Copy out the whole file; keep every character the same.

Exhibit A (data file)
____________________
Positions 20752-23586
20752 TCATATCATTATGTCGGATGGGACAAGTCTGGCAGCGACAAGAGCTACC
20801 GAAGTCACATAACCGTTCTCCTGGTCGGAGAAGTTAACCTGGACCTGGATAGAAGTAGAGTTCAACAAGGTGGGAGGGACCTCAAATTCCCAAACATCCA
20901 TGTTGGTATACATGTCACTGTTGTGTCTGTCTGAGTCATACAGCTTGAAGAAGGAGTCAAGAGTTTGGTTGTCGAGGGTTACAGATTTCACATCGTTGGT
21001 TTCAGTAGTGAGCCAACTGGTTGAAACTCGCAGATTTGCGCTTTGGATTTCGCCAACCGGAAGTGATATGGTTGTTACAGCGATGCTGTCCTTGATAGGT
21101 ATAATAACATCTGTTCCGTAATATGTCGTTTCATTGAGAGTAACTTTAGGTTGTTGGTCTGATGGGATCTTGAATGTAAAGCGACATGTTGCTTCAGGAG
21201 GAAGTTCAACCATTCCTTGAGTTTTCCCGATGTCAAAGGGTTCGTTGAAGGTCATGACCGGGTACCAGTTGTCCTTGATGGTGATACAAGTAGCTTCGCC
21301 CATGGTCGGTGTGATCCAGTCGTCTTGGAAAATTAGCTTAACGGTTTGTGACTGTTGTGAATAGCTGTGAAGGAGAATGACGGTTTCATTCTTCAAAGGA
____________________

Positions 20752-23586
20752 TCATATCATTATGTCGGATGGGACAAGTCTGGCAGCGACAAGAGCTACC
20801 GAAGTCACATAACCGTTCTCCTGGTCGGAGAAGTTAACCTGGACCTGGATAGAAGTAGAGTTCAACAAGGTGGGAGGGACCTCAAATTCCCAAACATCCA
20901 TGTTGGTATACATGTCACTGTTGTGTCTGTCTGAGTCATACAGCTTGAAGAAGGAGTCAAGAGTTTGGTTGTCGAGGGTTACAGATTTCACATCGTTGGT
21001 TTCAGTAGTGAGCCAACTGGTTGAAACTCGCAGATTTGCGCTTTGGATTTCGCCAACCGGAAGTGATATGGTTGTTACAGCGATGCTGTCCTTGATAGGT
21101 ATAATAACATCTGTTCCGTAATATGTCGTTTCATTGAGAGTAACTTTAGGTTGTTGGTCTGATGGGATCTTGAATGTAAAGCGACATGTTGCTTCAGGAG
21201 GAAGTTCAACCATTCCTTGAGTTTTCCCGATGTCAAAGGGTTCGTTGAAGGTCATGACCGGGTACCAGTTGTCCTTGATGGTGATACAAGTAGCTTCGCC
21301 CATGGTCGGTGTGATCCAGTCGTCTTGGAAAATTAGCTTAACGGTTTGTGACTGTTGTGAATAGCTGTGAAGGAGAATGACGGTTTCATTCTTCAAAGGA